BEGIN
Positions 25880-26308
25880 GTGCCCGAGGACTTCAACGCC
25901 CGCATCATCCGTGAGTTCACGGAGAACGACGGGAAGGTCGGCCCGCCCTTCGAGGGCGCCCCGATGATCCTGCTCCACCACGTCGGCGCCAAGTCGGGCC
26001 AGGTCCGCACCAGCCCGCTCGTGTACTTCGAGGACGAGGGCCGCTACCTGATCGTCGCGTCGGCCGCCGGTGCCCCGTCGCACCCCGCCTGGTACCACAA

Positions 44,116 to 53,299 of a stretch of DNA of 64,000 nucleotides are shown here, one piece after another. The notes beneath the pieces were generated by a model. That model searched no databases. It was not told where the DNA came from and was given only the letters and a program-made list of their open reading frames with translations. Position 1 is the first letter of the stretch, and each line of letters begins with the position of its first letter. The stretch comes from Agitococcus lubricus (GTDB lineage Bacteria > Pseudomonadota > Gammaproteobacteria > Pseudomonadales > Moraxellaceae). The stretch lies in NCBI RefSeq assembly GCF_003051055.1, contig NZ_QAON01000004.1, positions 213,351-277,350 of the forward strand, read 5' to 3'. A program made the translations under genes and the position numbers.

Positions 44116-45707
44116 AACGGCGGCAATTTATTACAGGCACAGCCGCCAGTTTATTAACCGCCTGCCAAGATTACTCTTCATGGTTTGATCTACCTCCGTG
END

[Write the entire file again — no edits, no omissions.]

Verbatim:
Positions 25880-26308
25880 GTGCCCGAGGACTTCAACGCC
25901 CGCATCATCCGTGAGTTCACGGAGAACGACGGGAAGGTCGGCCCGCCCTTCGAGGGCGCCCCGATGATCCTGCTCCACCACGTCGGCGCCAAGTCGGGCC
26001 AGGTCCGCACCAGCCCGCTCGTGTACTTCGAGGACGAGGGCCGCTACCTGATCGTCGCGTCGGCCGCCGGTGCCCCGTCGCACCCCGCCTGGTACCACAA

Positions 44,116 to 53,299 of a stretch of DNA of 64,000 nucleotides are shown here, one piece after another. The notes beneath the pieces were generated by a model. That model searched no databases. It was not told where the DNA came from and was given only the letters and a program-made list of their open reading frames with translations. Position 1 is the first letter of the stretch, and each line of letters begins with the position of its first letter. The stretch comes from Agitococcus lubricus (GTDB lineage Bacteria > Pseudomonadota > Gammaproteobacteria > Pseudomonadales > Moraxellaceae). The stretch lies in NCBI RefSeq assembly GCF_003051055.1, contig NZ_QAON01000004.1, positions 213,351-277,350 of the forward strand, read 5' to 3'. A program made the translations under genes and the position numbers.

Positions 44116-45707
44116 AACGGCGGCAATTTATTACAGGCACAGCCGCCAGTTTATTAACCGCCTGCCAAGATTACTCTTCATGGTTTGATCTACCTCCGTG